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Austria Bob World Cup

Dresden native Codie Bascue and Samuel McGuffie speed down the track during the first run of the men's two-man bobsled World Cup race in Innsbruck on Dec. 16. Bascue will team up with McGuffie in both the two- and four-man bobsled events at the Winter Olympics in PyeongChang, South Korea.

Associated Press file photo

About a year ago, Craig Bascue and his wife purchased tickets to the Opening Ceremony of the 2018 Winter Olympics in Pyeongchang, South Korea.

The ceremony is less than a month away. The Bascues are still waiting for official word on whether their son, Whitehall native Codie Bascue, will make the Olympic bobsled team.

Codie Bascue went into the weekend as the top American in the World Cup standings and is considered a likely Olympian. The final World Cup event before the Olympics will finish up Sunday in St. Moritz, Switzerland.

The news will come Monday morning, when the announcement of the US bobsled team will be made official by USA Bobsled and Skeleton.

“We bought these tickets last year,” Craig Bascue said with a laugh. “We’ve been hoping things go as we expect them to.”

“With the way he has been developing and moving up through the ranks, we were pretty sure he would be in these Olympics.”

With Codie doing well with the national team, the Bascues booked their housing for the Winter Olympics in October. Codie’s parents plan to be in South Korea for the duration of the 2018 games, while his grandparents and sister will arrive a few days prior to his first competition on Feb. 18.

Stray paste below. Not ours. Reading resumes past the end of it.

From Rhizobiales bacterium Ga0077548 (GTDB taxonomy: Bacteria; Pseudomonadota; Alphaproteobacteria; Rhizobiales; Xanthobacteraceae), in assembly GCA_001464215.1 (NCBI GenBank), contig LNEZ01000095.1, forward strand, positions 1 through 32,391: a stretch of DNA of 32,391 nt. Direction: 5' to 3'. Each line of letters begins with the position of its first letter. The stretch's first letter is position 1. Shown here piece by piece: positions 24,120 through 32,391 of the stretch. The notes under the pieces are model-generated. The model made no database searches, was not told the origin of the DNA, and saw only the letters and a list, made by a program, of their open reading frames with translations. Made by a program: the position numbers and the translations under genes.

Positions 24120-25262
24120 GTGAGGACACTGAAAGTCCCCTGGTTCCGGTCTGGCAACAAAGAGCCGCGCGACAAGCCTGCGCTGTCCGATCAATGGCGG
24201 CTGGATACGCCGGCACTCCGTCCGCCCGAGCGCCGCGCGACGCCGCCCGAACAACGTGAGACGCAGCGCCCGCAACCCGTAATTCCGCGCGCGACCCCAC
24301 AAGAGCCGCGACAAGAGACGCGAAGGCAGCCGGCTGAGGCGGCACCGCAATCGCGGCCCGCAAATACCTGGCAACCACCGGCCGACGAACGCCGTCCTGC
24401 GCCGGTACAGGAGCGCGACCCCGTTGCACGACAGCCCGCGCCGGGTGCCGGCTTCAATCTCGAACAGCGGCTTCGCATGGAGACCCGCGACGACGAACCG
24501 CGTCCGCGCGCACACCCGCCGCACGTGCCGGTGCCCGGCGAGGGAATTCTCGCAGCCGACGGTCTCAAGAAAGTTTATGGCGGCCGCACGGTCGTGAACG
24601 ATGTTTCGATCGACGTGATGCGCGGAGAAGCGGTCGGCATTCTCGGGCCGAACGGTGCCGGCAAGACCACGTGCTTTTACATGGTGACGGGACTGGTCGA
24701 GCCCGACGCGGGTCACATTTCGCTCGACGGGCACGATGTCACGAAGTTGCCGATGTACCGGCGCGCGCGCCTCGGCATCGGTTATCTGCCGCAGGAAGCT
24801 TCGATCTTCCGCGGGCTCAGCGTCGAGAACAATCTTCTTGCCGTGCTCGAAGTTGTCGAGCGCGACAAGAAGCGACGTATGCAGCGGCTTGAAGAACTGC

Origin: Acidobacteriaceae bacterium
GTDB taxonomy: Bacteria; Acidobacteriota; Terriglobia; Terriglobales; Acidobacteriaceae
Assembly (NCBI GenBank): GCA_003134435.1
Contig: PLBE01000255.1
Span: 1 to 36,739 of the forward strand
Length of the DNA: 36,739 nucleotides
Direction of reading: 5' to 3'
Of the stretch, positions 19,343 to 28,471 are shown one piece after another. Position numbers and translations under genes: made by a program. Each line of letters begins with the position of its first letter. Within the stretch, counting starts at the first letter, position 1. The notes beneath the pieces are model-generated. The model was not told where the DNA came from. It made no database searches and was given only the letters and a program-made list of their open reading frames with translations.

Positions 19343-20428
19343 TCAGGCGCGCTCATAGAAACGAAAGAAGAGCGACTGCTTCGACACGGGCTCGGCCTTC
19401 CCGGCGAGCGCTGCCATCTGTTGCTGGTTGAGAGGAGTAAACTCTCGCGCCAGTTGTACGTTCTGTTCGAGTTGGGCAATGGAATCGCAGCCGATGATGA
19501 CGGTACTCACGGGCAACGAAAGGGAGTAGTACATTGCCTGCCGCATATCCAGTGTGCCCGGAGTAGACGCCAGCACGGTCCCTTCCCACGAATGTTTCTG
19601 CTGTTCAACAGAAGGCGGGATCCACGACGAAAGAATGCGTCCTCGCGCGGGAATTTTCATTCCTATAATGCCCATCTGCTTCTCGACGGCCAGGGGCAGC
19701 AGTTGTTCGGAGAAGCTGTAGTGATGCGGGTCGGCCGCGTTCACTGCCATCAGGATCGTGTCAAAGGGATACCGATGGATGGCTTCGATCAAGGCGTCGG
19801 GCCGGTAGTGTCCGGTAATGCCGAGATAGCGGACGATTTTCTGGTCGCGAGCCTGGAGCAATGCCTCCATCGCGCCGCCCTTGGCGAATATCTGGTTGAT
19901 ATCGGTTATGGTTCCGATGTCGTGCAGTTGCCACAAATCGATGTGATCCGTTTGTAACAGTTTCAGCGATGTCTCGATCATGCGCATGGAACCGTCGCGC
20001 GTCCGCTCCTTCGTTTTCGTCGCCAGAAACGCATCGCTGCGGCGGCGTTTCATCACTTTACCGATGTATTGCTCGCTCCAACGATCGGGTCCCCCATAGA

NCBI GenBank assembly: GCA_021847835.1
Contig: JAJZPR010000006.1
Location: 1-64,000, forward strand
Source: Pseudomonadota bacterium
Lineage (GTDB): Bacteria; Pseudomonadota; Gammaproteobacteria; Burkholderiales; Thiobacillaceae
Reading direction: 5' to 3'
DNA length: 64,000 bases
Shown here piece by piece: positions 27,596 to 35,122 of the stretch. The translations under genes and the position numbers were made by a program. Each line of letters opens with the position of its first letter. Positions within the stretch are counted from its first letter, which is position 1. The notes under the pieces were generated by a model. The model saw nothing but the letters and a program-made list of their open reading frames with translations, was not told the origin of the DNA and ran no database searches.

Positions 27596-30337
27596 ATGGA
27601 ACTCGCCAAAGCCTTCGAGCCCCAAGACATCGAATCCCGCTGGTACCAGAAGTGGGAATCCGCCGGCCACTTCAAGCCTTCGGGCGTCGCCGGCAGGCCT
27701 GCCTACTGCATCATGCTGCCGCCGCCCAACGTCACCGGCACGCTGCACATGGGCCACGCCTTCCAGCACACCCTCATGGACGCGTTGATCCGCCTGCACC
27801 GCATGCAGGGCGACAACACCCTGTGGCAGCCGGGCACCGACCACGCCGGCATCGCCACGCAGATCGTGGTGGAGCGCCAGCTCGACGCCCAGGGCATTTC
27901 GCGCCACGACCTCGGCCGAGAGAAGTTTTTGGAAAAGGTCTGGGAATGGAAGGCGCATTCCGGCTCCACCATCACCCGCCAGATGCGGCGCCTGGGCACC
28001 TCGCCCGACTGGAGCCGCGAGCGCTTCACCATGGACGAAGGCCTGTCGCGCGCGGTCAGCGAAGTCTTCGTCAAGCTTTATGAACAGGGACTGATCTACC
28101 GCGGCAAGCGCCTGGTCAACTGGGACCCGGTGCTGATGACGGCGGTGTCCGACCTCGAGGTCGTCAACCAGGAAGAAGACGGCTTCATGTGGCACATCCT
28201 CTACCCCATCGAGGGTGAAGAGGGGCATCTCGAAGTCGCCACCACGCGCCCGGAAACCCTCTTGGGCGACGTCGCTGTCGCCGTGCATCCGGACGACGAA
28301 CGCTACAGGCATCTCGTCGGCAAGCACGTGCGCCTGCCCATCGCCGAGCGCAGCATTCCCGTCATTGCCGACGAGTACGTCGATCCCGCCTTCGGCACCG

Considering the ongoing tension between North Korea and the United States, it is fair to wonder if the Bascues feel uneasy staying in a city that is a mere 50 miles away from North Korea. Regardless, Craig Bascue said him and his family are not that concerned.

“No matter where the event is, you are going to have a little bit of nerves in this day and age,” Bascue said. “South Korea is very pro American so there is a good relationship there.”

Though it was not easy, both of Codie’s parents secured enough time off work to witness their son race nearly 7,000 miles away. Bascue said both he and his wife’s employers have been understanding and supportive.

“I had to take the majority of the vacation for the year and use it up,” Bascue said. “But it worked out and I had enough time.”

Mike Rocque, a Whitehall community leader, said there are ideas on the drawing table to honor Codie Bascue before a trip to the Olympics and help send him off to South Korea.


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